Complete guide to the steps of import-export in Ivory Coast

When we started as a company in maritime and air transit in Abidjan, our goal was to help, guide and facilitate companies in their approach and why not also individuals. We believe we are here to relieve you of all the hassle related to stress in import-export.

Here’s what you need to know before you start importing and exporting goods in Côte d’Ivoire

1. Recherche et sélection du marché cible

Conduct thorough market research, local regulations, trade barriers and customs requirements in Ivory Coast.

2. Établissement des partenariats

Your success will certainly be based on strong partnerships. Finding good suppliers and a good freight forwarder will be a great start for you, saving you time, money and productivity.

3. Gestion des documents et des réglementations

Here we are, you have found your target market and identified your suppliers as well as your freight forwarder in Abidjan. Let’s say you have already taken care of transporting your goods in shipping containers. Great, you are now at the stage of regulating your goods in one of the various ports of arrival in Côte d’Ivoire.

So here is what you will be asked at this stage:

– Transit order

– The maritime bill of lading (BL)

– supplier invoice

– the freight invoice

– the packing list

– insurance

– The certificate of origin

– Import/export licenses

– The Cargo Tracking Note (BSC)

– Customs declaration

Some products may require additional documents such as phytosanitary certificates, sanitary certificates, special licenses, etc.

Ce que vous devez savoir sur les droits de douanes en Côte d’Ivoire

The first category; category 0 concerns essential social goods (medicines, books, etc.), with a customs duty set at 0%. The second, category 1, concerns basic necessities, basic raw materials, capital goods, specific inputs. It is taxed at 5% customs duty. Category 2 is the group of intermediate products. Customs duty is 10%. For category 3, the customs duty rate is 20%. These are final consumer products (vehicles, televisions, etc.). The fifth, which is category 4, concerns strategic or specific products for economic development. It is 35% customs duty.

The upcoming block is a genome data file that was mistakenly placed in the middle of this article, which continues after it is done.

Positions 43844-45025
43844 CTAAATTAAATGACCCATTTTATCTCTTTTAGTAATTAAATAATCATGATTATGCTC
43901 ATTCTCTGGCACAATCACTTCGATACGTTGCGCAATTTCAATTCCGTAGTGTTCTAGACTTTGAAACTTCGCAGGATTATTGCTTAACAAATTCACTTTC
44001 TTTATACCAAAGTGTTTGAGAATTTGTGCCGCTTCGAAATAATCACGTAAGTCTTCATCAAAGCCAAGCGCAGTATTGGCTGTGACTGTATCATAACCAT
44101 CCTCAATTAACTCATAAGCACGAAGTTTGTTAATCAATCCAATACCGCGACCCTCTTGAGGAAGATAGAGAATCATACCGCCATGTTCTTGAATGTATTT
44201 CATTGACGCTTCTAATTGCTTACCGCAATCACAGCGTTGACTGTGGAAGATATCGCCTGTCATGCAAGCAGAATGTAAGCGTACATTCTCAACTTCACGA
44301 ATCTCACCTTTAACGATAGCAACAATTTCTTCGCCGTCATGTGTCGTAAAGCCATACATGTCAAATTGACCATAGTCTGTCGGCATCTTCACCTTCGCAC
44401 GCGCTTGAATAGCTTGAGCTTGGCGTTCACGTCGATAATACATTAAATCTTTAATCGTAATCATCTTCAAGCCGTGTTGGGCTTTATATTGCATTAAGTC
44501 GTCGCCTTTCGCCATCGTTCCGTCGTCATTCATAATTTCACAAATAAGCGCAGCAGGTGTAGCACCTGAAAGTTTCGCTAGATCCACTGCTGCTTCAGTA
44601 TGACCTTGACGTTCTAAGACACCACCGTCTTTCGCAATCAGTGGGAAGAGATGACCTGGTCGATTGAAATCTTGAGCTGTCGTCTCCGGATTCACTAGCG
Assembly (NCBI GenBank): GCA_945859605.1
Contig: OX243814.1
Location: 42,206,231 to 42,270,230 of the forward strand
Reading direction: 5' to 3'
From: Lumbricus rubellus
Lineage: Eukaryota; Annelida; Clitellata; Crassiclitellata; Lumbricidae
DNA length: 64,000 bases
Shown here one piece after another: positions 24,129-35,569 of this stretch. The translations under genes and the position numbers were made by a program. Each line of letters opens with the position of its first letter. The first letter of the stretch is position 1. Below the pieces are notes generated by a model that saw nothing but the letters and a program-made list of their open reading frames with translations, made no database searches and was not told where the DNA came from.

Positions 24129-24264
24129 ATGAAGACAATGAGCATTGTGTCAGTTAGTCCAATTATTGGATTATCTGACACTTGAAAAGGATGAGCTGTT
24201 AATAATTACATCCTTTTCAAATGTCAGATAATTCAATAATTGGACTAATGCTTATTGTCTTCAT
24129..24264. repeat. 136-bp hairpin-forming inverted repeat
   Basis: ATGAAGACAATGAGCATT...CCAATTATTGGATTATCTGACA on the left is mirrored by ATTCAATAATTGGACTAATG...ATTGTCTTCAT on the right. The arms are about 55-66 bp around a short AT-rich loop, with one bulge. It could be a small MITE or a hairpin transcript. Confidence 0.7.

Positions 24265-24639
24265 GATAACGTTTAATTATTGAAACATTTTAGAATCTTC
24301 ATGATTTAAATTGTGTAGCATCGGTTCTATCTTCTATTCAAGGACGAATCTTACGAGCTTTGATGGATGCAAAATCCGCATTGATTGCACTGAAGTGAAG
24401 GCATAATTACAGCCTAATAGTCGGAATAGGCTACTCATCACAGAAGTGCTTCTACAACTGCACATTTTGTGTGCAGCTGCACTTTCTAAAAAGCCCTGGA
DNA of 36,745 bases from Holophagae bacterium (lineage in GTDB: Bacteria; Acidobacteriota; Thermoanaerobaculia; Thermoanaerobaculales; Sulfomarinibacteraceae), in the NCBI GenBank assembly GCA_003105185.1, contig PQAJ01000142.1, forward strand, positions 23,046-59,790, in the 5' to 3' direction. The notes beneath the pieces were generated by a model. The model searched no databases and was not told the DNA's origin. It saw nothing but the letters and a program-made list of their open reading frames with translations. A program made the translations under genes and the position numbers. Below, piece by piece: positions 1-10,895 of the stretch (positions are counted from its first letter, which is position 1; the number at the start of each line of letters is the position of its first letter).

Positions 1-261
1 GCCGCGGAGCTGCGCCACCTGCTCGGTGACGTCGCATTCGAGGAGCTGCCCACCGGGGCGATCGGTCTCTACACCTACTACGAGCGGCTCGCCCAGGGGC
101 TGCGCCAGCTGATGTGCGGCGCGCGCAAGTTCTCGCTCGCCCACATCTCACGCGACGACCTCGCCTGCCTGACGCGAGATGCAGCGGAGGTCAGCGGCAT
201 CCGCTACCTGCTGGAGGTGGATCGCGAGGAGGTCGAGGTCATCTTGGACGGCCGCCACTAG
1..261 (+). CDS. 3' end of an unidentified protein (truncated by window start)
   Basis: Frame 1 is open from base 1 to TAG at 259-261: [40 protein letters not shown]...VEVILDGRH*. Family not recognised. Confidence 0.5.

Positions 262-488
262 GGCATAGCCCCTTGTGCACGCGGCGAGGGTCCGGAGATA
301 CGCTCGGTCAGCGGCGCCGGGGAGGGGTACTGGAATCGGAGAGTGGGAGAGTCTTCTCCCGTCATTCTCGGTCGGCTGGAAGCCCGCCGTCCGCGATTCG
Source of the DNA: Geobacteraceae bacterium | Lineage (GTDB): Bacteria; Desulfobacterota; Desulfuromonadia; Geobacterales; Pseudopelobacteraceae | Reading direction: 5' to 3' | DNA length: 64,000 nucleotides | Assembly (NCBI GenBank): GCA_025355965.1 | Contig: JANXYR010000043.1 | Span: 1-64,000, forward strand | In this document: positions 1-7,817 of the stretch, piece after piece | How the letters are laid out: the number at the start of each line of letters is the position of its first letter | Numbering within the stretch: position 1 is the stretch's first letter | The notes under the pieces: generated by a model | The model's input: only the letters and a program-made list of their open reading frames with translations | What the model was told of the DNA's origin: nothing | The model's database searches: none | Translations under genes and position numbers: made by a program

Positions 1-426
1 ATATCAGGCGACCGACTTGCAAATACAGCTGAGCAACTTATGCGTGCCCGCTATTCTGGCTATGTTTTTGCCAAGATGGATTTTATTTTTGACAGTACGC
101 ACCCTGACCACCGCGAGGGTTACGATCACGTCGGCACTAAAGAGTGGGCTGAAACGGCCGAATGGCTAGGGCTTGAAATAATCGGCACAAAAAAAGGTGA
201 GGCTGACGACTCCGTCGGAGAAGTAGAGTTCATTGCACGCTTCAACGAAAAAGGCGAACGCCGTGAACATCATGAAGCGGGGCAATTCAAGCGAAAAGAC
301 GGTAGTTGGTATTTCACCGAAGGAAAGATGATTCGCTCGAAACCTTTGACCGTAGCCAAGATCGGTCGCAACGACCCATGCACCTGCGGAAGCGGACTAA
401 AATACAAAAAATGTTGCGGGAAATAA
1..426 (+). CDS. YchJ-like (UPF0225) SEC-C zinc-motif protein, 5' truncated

There is also the Statistical Royalty (RS) which is 1% regardless of the product, as well as the two community levies. These include, in particular, the WAEMU Levy called the Community Solidarity Levy (PCS) at 0.8%, the ECOWAS Community Levy (PCC) which is at 0.5%. There is also the African Union Levy (PUA) which is 0.2%.

Source :

You must plan everything so that you do not have the misfortune of having your items subject to the Ivorian customs auction.

Thanks for reading this article, questions or anything? Explore our website ( to learn more about us and why not contact us to discuss your project. Are you tempted? let’s go